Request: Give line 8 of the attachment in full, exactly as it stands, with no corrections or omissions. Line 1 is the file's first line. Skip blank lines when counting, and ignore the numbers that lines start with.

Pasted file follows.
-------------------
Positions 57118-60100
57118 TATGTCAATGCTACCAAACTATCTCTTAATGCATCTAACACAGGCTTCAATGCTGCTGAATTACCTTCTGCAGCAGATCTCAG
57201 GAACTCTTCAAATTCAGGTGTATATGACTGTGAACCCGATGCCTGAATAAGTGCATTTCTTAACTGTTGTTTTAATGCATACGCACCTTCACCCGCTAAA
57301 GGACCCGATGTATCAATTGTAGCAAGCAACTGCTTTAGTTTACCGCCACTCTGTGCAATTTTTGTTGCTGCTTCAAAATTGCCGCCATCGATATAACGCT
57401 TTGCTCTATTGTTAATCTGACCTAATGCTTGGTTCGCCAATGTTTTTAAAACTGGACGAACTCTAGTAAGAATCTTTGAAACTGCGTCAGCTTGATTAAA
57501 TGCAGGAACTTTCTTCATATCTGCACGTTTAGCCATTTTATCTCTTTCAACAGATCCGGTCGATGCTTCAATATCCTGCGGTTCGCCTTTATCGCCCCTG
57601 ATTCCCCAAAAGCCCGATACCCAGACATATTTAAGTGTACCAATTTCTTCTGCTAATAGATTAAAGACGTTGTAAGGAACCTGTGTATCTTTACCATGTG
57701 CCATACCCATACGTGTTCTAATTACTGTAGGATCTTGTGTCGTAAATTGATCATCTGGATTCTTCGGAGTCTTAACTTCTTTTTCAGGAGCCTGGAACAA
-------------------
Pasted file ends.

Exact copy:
57701 CCATACCCATACGTGTTCTAATTACTGTAGGATCTTGTGTCGTAAATTGATCATCTGGATTCTTCGGAGTCTTAACTTCTTTTTCAGGAGCCTGGAACAA